This is a paperback edition of a major contribution to the field, first published in hard covers in 1977. The book outlines a general theory of rational behaviour consisting of individual decision theory, ethics, and game theory as its main branches. Decision theory deals with a rational pursuit of individual utility; ethics with a rational pursuit of the common interests of society; and game theory with an interaction of two or more rational individuals, each pursuing his own interests in a rational manner.

associated with each end point are indicated) gives full information about the rules of the game and also about the players' utility functions (as far as these are relevant for analyzing the game), we can also define a game with complete information as a game in which the players know all the information displayed by the game tree. In particular, in a game with complete information the players will know the objective probabilities associated with various possible outcomes of any chance move

you a higher payoff than o would.) Part II. Letj3 = (j8 1 ,. . . ,ft,. . . ,pn) and 0* = (fr *, . . . ,ft*, . . . ,ft,*)be two possible ^-tuples of bargaining strategies for the n players, both of them consistent with our other rationality postulates, but j3* yielding you (player /) a higher payoff than 0 would. Suppose that, in the absence of any special agreement to the contrary, you and all the other players would use bargaining strategies corresponding to the «-tuple j3. Then you must be

strategy-coordination problem, if G contains at least one set 2 * of mutually equivalent, but not strictly coeffective, strategy ^-tuples a 1 , . . . , a*, . . . . The strategy-coordination problem arises from the fact that, even if all players agreed to try to achieve the payoff vector u = U(ol) = • • • = U(ok) = • • • corresponding to these strategy ^-tuples, in general they could actually achieve this payoff vector u only if they managed somehow to coordinate their strategies, i.e., if either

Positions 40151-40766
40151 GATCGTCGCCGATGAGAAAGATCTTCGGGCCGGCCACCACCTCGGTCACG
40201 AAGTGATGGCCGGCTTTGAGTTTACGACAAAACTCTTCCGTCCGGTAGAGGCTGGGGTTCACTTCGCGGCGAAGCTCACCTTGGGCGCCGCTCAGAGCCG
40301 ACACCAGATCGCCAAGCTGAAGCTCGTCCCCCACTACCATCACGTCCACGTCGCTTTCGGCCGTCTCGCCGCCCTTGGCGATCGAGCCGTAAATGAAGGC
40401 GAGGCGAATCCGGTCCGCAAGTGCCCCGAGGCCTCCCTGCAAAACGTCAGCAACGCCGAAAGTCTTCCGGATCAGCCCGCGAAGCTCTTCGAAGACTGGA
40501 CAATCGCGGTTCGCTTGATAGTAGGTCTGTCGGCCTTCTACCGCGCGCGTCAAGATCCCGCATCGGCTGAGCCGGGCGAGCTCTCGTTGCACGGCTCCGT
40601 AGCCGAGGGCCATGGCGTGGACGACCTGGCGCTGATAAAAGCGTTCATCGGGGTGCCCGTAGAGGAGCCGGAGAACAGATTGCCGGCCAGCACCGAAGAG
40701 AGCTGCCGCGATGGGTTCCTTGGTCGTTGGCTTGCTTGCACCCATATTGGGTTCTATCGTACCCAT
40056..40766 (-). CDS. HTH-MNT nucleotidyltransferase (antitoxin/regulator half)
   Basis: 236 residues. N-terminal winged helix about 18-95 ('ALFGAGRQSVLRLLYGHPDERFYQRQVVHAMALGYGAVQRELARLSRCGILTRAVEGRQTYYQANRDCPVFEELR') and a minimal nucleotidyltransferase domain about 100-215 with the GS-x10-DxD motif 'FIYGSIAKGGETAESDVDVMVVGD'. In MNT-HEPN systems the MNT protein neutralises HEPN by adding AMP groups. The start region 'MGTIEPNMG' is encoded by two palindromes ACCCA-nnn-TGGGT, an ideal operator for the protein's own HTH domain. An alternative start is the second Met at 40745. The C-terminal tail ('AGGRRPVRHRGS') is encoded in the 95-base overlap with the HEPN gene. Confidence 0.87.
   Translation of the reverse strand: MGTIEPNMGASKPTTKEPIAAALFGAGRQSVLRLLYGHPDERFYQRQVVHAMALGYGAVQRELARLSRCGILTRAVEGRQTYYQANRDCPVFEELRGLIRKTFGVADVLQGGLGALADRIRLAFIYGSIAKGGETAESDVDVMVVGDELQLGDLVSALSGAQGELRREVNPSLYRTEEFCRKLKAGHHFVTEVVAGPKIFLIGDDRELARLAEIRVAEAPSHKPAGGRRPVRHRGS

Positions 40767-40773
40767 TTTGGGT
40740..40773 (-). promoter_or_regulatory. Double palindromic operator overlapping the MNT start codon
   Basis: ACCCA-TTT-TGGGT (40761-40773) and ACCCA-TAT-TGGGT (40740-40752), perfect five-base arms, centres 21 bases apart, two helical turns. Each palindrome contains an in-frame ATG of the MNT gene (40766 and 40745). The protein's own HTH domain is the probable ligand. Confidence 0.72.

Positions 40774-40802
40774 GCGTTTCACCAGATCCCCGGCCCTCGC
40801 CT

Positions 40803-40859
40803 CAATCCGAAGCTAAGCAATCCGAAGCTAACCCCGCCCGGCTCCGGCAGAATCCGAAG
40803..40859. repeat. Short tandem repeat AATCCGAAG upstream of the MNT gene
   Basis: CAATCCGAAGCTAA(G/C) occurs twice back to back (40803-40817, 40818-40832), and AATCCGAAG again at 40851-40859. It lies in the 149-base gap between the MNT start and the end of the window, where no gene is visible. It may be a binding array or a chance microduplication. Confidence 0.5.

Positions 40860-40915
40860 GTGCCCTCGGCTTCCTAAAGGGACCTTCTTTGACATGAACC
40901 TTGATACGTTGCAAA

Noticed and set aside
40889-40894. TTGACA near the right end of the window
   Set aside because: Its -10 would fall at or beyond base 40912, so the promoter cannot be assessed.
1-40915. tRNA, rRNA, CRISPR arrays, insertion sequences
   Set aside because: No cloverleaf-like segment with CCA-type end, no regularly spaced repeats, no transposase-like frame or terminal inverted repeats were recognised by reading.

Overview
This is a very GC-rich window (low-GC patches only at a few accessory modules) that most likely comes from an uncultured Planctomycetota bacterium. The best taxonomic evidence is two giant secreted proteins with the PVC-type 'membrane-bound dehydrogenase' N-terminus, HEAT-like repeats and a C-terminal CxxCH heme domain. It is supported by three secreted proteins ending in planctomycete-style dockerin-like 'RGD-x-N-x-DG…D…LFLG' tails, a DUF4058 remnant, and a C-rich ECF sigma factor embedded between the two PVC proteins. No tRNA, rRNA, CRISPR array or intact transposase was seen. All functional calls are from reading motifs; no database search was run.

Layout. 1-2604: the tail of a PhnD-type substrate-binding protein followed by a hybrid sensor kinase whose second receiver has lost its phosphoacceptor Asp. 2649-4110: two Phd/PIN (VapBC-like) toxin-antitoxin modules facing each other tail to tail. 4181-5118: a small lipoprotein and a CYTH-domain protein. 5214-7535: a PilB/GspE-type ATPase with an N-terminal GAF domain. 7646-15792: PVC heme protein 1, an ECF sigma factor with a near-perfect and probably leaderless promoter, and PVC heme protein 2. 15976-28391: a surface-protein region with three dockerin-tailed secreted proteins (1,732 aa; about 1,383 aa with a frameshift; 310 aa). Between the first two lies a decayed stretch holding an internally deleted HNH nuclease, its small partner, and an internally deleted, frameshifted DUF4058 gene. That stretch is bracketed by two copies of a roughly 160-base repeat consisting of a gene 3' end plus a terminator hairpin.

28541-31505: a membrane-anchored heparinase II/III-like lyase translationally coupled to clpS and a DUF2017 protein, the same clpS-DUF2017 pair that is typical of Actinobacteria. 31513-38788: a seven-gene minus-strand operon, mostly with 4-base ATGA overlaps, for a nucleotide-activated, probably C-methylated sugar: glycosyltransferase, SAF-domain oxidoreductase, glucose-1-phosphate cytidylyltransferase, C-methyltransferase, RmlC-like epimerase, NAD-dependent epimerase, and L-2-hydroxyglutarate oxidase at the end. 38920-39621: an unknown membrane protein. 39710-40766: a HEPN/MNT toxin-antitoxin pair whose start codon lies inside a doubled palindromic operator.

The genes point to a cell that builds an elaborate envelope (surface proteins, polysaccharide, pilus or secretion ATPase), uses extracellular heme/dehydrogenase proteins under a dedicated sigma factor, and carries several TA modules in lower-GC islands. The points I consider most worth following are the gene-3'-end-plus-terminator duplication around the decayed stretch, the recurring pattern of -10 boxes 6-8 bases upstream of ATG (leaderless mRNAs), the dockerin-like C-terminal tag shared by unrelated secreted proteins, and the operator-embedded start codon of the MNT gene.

situations, see Section 6.2) A3. Subjective-best-reply postulate (Bayesian expected-utility maximization postulate). In a bargaining game B(G) associated with a game G profitable to you, as far 154 Solutions for specific classes of games as your binding agreements with the other players allow, always use a bargaining strategy j3/ representing your subjective best reply to the mean bargaining-strategy combination /? that you expect the other players to use. A4. Acceptance-of-higher-payoffs

criterion for rational behavior in bargaining situations. The criterion at which we will arrive will be a decision rule first proposed by Zeuthen [1930, Chap. IV], which we shall call Zeuthen 's Principle. It essentially says that at any given stage of bargaining between two rational players the next concession must always come from the party less willing to risk a conflict - if each party's willingness to risk a conflict is measured by the highest probability of conflict that he would be